Minnesota in the Civil and Indian Wars

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To date, this is the most comprehensive restoration I have ever completed.

I was presented with a book that was a treasured family possession but was in shabby condition. There was no spine and the covers were detached. A rodent or small animal had chewed the head through for most of the signatures and the paper was brittle and torn in many places.

Rat Chewed

I set to work with scalpel, magnifying lamp,  and fine scissors and separated the signatures (a left and right hand page are connected which = a leaf. Many leafs stacked up and all folded together = signature. Many signatures are stacked up and sewn together to make a book). I used acid free glue, period paper, Japanese hand-made repair paper, repair tape, minute thinning methods, floating and soaking, deacidifying, and color blending of papers and so on to fix and coax the pages back into their original form. This took longer than any other book I have ever worked on.

Beginning Paper repairs

Once the text block was fixed I hand stitched it with Irish linen on cords and did so “all along”. I did not have to re-saw the kerfs as the originals matched how I would have done the sawing but I had to make a few adjustments due to the repairs. Trimming was minimal in the extreme and I left the page edges ever so rough because the client wanted this as a restoration and expected to know it as such even though it would be a new binding.

Separated Leaf repairs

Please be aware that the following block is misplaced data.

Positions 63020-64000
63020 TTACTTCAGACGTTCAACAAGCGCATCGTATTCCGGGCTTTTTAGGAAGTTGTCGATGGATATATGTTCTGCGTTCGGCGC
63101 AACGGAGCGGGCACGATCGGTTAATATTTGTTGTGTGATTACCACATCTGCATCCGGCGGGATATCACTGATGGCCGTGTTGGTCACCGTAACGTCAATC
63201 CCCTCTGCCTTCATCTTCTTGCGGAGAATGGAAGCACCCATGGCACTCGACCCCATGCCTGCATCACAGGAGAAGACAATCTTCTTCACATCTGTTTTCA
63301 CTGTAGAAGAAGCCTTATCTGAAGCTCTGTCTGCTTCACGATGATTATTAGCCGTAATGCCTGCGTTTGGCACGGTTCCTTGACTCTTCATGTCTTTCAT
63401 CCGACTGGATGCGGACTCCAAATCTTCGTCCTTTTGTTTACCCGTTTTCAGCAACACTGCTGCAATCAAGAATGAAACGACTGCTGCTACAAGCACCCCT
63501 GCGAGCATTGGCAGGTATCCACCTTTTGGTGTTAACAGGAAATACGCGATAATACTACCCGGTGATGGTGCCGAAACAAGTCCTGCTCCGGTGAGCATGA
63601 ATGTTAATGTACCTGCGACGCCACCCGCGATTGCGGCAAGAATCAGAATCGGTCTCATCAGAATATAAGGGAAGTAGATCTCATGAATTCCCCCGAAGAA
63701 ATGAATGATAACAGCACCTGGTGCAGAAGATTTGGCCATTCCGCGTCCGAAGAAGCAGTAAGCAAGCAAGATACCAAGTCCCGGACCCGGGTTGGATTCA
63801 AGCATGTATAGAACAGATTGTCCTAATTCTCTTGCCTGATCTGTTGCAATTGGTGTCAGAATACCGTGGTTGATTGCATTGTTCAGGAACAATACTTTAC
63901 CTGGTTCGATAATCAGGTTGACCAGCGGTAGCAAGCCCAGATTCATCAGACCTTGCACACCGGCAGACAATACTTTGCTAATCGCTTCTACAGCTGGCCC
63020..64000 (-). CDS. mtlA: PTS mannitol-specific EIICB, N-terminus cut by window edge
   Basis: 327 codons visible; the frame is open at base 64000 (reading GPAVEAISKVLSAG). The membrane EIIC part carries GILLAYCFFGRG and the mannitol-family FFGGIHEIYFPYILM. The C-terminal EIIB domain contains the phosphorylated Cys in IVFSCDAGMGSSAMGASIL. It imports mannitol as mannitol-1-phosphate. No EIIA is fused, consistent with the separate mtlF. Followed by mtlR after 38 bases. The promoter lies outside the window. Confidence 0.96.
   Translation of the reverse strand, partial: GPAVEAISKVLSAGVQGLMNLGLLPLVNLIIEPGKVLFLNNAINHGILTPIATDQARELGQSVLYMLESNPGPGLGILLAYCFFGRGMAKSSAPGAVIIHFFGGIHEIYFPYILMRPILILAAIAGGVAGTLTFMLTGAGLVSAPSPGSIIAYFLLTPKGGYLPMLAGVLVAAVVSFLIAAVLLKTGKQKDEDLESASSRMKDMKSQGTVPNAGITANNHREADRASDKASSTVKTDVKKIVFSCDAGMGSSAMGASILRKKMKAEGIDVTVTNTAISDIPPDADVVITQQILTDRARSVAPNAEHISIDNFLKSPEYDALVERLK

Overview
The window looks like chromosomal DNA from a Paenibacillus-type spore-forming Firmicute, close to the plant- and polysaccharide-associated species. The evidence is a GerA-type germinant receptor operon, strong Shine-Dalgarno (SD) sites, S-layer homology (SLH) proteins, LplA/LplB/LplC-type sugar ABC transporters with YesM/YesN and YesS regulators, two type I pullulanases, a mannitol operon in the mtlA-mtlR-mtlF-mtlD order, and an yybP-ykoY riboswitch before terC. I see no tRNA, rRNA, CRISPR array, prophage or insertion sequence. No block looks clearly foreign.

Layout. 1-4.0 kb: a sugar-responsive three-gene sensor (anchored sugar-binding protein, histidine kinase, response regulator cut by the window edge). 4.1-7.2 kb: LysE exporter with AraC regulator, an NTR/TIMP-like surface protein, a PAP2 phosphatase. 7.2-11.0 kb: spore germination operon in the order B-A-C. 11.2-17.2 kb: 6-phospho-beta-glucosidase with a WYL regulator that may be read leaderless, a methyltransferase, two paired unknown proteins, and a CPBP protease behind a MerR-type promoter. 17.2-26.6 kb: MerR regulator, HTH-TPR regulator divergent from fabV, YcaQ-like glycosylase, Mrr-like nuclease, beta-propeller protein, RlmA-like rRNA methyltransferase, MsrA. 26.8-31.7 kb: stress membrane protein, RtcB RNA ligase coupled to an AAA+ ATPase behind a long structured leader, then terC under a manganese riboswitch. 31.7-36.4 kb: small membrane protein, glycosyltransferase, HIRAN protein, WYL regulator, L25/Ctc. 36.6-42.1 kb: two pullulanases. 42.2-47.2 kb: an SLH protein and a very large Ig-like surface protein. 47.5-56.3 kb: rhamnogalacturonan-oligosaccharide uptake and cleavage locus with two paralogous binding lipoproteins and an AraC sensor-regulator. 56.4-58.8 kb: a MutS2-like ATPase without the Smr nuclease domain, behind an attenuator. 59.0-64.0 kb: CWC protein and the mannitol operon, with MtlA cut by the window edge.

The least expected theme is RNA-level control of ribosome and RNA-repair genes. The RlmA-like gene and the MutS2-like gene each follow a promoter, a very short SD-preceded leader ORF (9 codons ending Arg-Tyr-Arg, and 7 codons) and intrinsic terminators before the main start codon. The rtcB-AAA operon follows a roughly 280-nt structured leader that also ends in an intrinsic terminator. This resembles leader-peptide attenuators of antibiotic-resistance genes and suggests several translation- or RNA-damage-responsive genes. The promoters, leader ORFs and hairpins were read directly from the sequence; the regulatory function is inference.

I chose a super thin fine calf for the leather. The original had a bit more grain but I passed by my calf specs with the client and she approved. The color matching took many coats(almost 10). The covers that were on the book had extensive dry rot and were brittle. When the leather dried it lost the true brown tones- most likely “British Tan” and turned a russet or reddish-brown. Knowing the client would want to recognize the book as she had known it and not as it originally looked in the late 1800’s I blended British Tan with red hues and matched it very well.

I made a hollow spine, bevelled the covers with binder’s board and cut my leather. After dressing the book in its new coat I let it rest for 48 hours. When the calf I use is hand dyed and has glaire applied it becomes finished- saturated and a bit stiff…while still taking impressions. The Gold tooling on the covers was minimal but with a smooth blank surface I wanted to be sure to finish the leather so that it would not be too delicate in the future. Taking on an impression is fine if it goes away but if the client is handling it and impressions stay it is unacceptable. So I began a process of burnishing (more akin to making a lacquered box than bookbinding). I added my own version of binders finish which is made up of waxes and oils that allow the leather to breathe while making it light fast, somewhat water proof and will slow red rot. I then rubbed this with my palm and a softening agent until the surface was glossy and mirror-like. I then repeated this about 12 times over several days. The result is a leather cover that I could see my reflection in.

I worked the spine in ways that were similar to the original but modified minor points to accompany the new binding. The binding was mine but still based on the original.

The book of course had marbled pages and I chose a similar style from those produced by the American hand marbler Galen Berry. Again, these matched the original but were a bit brighter.

Finally, I made a simple slip case for the book and declared the project – DONE.

When I delivered the book I realized I forgot to take pictures and add my binders plate in the back so I bought it back the bindery, shot photos, added my signature and gave it a coat of oil one more time.

I am glad to see the beauty back in the hands of her appreciate owner and feel privileged to have worked on it.